Green data center
Readers are familiar with my view that what is attached to our ICT infrastructures is as important as what is at their cores. New information from Forrester supports this perspective.
There have been growing concerns about the misuse of PUE (Power Usage Effectiveness) in PR. Uptime Institute Director Kenneth Brill weighed in with widely noted critiques a year ago. Last week, Loose Bolts blogger Michael Manos raised the specter of PUE PR becoming embedded in RFPs. But what I liked best about Manos' post was his attention to an unintended consequence of the quest for efficiency.
Here are some public data centers and ISPs offering various shades of green computing
The case for sustainable ICT continues strengthens as the ICT industry grows. ICT carbon emissions now appear to be greater than those of most countries.
Ann Livermore, executive vice president of Hewlett-Packard's Technology Solutions Group, said in a recent Harvard Business podcast that IT organizations spend 70% of their budgets "just running stuff" and 30% on innovation. Observing that 40% of companies in the top quartile of their industries can loose their leadership positions during a recession,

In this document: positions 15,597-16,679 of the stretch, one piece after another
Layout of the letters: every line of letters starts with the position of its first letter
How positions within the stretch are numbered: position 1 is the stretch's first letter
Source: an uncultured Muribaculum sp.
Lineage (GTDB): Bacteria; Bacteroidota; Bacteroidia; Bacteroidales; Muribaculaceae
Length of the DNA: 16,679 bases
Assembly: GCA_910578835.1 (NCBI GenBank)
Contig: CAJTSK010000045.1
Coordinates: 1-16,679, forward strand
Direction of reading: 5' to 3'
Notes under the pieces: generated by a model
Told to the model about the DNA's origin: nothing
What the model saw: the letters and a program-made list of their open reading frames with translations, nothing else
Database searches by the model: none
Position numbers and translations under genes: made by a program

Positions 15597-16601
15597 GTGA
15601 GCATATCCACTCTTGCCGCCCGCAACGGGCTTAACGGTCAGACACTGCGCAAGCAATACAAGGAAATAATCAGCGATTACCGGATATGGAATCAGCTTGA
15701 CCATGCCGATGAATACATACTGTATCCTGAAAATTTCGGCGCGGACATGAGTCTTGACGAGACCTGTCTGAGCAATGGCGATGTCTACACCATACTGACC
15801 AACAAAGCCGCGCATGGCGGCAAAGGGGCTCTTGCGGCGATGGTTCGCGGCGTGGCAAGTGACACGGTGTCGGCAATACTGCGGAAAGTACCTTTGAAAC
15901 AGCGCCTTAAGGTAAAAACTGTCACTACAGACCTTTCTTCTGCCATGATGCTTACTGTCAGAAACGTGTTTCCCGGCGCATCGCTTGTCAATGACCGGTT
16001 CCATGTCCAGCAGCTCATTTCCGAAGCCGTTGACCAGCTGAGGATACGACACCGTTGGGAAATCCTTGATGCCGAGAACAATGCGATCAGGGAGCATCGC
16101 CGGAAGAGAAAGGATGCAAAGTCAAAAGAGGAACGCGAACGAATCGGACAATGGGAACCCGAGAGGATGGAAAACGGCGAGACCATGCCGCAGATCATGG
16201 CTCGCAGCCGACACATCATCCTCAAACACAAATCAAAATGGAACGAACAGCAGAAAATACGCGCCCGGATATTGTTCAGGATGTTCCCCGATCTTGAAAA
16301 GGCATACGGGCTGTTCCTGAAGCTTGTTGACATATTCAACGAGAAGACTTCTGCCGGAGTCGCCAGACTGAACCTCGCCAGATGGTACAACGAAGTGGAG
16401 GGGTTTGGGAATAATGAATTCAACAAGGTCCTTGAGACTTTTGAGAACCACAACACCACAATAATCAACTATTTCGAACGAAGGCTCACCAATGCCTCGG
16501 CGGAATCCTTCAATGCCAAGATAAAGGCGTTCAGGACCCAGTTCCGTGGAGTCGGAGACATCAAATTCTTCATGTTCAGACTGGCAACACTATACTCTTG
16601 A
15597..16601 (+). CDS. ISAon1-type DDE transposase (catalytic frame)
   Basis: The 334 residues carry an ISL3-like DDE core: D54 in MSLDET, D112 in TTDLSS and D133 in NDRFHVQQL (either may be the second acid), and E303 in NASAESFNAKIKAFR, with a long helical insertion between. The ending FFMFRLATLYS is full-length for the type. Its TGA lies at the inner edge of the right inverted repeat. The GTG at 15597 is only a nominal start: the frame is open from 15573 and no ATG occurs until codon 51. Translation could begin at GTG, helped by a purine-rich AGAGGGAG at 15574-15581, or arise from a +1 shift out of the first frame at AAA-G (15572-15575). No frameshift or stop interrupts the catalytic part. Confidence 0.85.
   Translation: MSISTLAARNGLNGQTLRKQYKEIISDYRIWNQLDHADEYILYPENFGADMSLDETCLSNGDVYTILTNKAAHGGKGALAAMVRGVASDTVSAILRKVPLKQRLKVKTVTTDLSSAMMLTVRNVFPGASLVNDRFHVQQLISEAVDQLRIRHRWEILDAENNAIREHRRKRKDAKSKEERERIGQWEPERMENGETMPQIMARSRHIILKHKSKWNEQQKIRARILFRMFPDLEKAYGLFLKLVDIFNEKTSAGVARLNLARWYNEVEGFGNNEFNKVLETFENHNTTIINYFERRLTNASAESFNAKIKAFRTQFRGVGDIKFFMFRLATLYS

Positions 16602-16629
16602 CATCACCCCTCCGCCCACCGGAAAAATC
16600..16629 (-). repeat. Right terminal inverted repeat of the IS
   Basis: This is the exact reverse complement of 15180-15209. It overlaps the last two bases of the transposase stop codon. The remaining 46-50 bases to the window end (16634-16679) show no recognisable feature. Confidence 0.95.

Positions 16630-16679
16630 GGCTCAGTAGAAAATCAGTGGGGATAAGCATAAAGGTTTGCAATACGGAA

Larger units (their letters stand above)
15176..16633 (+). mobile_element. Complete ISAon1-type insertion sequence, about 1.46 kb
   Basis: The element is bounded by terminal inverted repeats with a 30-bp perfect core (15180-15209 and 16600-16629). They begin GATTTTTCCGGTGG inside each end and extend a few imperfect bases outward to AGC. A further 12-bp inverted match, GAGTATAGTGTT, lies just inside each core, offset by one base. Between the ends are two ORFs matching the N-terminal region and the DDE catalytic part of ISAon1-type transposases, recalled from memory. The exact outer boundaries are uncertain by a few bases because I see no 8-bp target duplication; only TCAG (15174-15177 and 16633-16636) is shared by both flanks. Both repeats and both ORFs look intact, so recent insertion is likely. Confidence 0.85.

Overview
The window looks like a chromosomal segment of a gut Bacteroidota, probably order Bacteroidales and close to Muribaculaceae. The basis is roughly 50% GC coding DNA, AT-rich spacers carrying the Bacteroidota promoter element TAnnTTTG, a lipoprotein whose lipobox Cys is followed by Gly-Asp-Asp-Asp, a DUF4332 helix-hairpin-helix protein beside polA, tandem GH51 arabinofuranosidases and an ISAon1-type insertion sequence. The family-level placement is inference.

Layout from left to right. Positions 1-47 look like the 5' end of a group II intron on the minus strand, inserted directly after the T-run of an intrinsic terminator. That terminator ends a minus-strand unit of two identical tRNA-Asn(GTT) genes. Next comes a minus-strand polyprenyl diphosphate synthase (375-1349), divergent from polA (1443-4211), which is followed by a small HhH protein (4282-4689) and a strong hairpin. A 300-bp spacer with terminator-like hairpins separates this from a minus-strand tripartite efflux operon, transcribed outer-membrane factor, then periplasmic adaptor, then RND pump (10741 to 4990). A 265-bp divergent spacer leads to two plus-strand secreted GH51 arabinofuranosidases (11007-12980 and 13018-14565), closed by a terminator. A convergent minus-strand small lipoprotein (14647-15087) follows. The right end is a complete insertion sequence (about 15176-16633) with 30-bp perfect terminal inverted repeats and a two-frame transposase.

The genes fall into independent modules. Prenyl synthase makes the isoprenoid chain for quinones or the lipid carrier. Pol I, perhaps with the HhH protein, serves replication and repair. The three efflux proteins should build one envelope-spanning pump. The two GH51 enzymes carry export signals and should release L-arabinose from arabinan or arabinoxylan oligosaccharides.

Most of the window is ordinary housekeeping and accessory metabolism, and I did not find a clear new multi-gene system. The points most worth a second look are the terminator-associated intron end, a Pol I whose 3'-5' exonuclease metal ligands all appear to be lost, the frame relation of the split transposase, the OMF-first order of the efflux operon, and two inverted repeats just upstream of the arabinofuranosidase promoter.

In what the (UK) Times termed "a considerable embarrassment", the Met Office "has spent £33m on a new supercomputer to calculate how climate change will affect Britain – only to find the new machine has a giant carbon footprint of its own. . . 14,400 tonnes of CO2 a year . . ." The Met Office appears to be rationalizing this based on the virtue of the project.
@geekygreen, a rich source of information on Twitter about UK Green ICT, quotes a speaker at BSIGreenIT, "I would venture that 'Green IT' is actually 'Energy Efficient IT'." This references a reoccurring misconception well worth challenging.
Energy Star certification for computer servers has been in the works since 2007. Blogs, tweets, and articles have been prematurely announcing its release for the past couple of months, but we saw the first information trickle out of the EPA yesterday. And you can pick up a copy of the new requirements here.
I became interested in Green ICT after managing a business with ~100 servers for a weather app, so I took note of this story about UK Met Office's efforts. The Met Office is doing many of the right things, but here's the ironic bottom line:
Remote power management of computers is becoming an increasingly powerful tool to control energy consumption and carbon emissions. Behavioral techniques, like encouraging users to turn off their machines at the end of the day, are not always effective and may interfere with off-hours IT activities like upgrades. The Energy Star program now publishes a list of commercial and open-source power management products, along with success stories. Visit Energy Star's Power Management home page for an overview of resources for both organizations and individuals.